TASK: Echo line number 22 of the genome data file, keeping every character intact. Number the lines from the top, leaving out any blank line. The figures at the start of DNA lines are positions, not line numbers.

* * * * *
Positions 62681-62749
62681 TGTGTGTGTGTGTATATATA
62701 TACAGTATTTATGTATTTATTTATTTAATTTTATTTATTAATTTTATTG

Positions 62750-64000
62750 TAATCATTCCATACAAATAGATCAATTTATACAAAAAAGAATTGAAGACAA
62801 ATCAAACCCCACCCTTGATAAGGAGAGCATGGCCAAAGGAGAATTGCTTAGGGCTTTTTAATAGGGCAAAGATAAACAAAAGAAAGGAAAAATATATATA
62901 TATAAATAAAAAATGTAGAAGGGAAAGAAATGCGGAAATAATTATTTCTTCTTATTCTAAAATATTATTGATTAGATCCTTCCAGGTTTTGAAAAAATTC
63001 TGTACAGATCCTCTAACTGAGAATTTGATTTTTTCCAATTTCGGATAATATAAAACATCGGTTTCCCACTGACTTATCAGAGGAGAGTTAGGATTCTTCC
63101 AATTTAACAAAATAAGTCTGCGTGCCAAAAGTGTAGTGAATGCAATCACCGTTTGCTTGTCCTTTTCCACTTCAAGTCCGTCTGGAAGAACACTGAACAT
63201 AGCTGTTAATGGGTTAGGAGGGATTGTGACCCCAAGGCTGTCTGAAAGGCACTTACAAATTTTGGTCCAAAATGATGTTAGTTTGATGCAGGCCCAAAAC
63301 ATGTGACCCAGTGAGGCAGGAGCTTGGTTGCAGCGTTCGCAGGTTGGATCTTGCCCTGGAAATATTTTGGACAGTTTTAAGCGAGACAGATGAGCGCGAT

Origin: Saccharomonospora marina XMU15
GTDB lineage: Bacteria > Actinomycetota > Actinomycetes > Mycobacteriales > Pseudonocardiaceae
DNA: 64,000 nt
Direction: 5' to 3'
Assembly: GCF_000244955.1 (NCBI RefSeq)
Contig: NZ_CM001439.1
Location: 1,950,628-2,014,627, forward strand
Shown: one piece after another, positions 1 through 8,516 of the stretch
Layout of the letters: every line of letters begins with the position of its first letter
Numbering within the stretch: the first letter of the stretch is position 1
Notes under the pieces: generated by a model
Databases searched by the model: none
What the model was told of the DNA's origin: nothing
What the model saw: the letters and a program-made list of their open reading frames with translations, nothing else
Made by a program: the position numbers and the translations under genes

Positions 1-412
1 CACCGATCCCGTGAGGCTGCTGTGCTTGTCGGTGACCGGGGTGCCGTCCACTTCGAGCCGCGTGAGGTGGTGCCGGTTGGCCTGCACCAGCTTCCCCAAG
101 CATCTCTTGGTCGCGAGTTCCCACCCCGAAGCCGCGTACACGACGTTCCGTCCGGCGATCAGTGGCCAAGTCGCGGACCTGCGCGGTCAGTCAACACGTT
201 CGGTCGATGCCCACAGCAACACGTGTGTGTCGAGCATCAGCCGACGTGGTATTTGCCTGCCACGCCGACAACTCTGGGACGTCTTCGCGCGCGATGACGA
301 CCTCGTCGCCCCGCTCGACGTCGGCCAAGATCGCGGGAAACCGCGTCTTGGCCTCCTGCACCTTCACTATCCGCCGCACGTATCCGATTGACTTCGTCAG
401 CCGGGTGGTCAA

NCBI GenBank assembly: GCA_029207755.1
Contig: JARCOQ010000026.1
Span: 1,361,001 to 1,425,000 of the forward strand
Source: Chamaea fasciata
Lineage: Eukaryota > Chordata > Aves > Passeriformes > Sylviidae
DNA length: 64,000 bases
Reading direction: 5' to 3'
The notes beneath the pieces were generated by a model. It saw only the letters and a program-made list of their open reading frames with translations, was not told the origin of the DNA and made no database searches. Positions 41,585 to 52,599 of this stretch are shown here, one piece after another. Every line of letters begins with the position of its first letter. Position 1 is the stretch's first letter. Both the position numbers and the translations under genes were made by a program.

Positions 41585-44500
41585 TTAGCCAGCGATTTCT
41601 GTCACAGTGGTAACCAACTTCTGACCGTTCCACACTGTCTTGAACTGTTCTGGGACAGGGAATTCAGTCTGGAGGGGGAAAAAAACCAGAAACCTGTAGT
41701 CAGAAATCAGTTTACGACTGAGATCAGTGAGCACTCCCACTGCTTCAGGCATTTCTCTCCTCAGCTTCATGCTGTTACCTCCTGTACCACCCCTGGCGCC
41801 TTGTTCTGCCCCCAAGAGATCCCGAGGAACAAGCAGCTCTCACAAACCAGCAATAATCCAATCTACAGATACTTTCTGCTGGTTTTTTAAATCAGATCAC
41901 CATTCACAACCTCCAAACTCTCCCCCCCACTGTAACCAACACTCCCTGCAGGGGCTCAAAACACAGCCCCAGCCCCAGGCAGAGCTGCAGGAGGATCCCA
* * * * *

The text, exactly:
Notes under the pieces: generated by a model